Freddie's privacy probably contributed to a more enigmatic public image for himself and Queen. But it's hard to say whether the mystery surrounding Freddie helped or hurt when he became sick with HIV/AIDS in the late 1980s. Mercury, who had never been entirely straightforward about his sexuality in a public forum, wanted desperately to protect his privacy and that of the people he was close to. He told the band about his illness, but insisted it remain a complete secret. It was nonetheless obvious that he was very ill, and the press haggled him and his close circle about it for years.

    "As soon as we realised Freddie was ill, we clustered around him like a protective shell," May says. "We were lying to everyone, even our own families, because he didn't want the world intruding on his struggle. He used to say, 'I don't want people buying our f-----g records out of sympathy.' We all became very close. We grew up a lot." (Source)

    Freddie's death in 1991 was not the end of Queen, but it was the end of an era. "Bohemian Rhapsody" would never be the same without him. Queen played tributes and AIDS benefits in the years to come, but Deacon retired from the public eye in 1997, leaving only May and Taylor, the two original members, who continued on as Queen. Still, it's obvious that Queen's true hey-day began with "Bohemian Rhapsody"—although yet to come were classic hits like "We Will Rock You," "We Are The Champions," and "Under Pressure."

    It was their turning point, and from then until about 1985, they really would be the biggest in the world.

  • Songwriting

    It can feel nonsensical at times, but "Bohemian Rhapsody" actually does have a narrative arc. At least, we think it does.

    Here's our best attempt at a breakdown of the story the song tells. Keep in mind, this story could be a grand metaphor for something else entirely. But nobody knows what. So, we encourage you to think through the song's meaning yourself rather than take our word for it.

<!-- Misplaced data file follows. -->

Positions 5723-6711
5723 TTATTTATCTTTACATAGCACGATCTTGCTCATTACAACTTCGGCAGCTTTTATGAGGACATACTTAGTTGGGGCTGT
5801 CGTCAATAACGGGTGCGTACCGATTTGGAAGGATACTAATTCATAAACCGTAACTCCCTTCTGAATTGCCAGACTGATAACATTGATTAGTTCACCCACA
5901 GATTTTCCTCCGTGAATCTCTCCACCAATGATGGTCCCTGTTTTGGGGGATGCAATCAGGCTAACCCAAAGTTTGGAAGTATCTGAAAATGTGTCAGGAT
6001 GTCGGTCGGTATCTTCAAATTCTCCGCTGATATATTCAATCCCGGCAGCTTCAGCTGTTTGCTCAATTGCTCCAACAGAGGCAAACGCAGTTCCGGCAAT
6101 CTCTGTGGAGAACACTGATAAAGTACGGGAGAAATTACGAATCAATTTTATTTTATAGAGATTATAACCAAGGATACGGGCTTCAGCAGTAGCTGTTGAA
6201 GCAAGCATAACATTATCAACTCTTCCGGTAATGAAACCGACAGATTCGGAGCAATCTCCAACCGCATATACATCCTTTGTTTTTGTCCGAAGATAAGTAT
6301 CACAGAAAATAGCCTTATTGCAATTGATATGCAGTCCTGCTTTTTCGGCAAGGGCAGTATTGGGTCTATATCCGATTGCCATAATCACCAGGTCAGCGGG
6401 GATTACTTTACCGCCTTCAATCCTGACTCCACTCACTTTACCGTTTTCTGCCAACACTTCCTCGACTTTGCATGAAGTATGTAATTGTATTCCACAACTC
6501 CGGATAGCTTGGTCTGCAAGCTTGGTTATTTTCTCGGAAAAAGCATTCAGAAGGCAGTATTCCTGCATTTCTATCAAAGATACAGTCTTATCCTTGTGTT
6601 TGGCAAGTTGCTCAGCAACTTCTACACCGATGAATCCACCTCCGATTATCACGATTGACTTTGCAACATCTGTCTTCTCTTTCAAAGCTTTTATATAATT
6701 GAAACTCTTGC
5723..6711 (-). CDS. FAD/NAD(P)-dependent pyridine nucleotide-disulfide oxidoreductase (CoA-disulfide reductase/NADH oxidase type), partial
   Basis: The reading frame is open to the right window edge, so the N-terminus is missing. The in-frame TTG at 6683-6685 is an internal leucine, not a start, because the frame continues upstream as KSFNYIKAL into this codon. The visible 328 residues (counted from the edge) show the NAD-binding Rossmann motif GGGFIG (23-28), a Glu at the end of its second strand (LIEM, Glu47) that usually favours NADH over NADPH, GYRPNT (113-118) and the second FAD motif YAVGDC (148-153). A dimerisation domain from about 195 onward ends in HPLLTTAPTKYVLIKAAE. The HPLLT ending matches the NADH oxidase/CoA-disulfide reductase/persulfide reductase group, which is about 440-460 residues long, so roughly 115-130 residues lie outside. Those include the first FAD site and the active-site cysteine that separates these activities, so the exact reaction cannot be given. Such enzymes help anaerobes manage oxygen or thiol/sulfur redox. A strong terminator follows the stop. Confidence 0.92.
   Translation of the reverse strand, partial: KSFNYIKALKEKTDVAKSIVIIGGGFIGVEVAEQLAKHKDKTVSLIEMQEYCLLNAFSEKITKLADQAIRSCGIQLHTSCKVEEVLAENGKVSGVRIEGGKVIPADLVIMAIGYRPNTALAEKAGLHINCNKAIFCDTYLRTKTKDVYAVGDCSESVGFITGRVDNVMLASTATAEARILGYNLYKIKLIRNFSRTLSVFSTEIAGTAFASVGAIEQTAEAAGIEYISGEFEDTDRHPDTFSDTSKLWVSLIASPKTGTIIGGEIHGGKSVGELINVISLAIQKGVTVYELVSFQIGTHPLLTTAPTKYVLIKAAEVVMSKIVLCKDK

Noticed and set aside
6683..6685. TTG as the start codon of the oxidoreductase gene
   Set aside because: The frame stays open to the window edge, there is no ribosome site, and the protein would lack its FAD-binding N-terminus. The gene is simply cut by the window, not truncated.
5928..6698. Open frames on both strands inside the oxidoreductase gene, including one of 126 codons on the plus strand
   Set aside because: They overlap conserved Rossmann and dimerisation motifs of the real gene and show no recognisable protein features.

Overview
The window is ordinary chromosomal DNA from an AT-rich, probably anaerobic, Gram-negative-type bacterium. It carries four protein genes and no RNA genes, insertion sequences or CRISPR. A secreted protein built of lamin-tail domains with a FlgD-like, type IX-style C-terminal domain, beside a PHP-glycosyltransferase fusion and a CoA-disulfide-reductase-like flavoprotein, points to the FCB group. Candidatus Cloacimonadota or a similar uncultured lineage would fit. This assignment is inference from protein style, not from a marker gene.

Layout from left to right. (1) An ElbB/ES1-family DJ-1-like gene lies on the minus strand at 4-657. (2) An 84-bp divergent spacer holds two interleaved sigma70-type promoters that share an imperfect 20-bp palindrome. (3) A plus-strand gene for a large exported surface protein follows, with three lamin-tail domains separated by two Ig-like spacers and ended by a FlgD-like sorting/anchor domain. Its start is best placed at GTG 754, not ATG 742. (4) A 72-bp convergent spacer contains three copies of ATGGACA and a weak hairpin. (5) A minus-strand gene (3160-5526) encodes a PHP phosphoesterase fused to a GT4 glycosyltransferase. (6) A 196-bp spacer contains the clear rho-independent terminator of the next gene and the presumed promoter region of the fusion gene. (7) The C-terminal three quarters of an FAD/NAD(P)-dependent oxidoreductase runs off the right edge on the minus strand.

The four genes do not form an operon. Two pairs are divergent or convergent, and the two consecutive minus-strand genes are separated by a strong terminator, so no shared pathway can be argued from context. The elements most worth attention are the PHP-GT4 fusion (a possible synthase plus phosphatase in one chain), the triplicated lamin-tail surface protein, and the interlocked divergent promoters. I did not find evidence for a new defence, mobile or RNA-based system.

Part I: Ballad Confessional

    ("Is this the real life?" to "Sometimes I wish I'd never been born at all")

    In this section the narrator confesses, first to himself and then to his beloved mother, that he's killed someone. He feels regret, but it's too late. "Nothing really matters…"

    Part II: The Trial

    ("I see a little silhouetto" to "Beelzebub has a devil put aside for me")

    We got the trial idea from BBC news. Of course the Brits understand this opera stuff.

    The "poor boy" narrator presents his case—albeit a bit weakly—in front of a chorus of judges, prosecutors, and defense attorneys. Those are the people who sing "Let him go!" The attendees at this particular trial have a strange propensity for repeating the word "Galileo!" at random times. Meanwhile, the defendant becomes increasingly vocal, begging to be set free.

    Part III: Prison Scene

    ("So you think you can stone me and spit in my eye" to "Just gotta get right outta here")

    After being convicted and locked up, the narrator becomes angry and sings out his sufferings in a rage. He demands to be freed rather than executed.

    Part IV: Dénouement 

    ("Nothing really matters" to "Anyway the wind blows")

    The narrator has accepted his fate, probably a fate of execution. He returns to his original state of remorse and sings out his troubles quietly.

    How's that for narrative arc?

    Here's a quote from an English professor who was as impressed as we are by Freddie Mercury's storytelling:

    "The architecture of Bohemian Rhapsody—and it is an architecture—is self-consciously, ostentatiously baroque. It is rich in ornate, curious details, occasionally Moorish in provenance. Also in soaring, sometimes dizzy-making, shifts of register and in a lachrymose emotiveness that is almost impossible to resist." (Source)

    Lachrymose? That's a fancy word for "weepy," but a totally accurate one in this case.

    Way to go, Queen, for making a rock song into a "baroque architecture."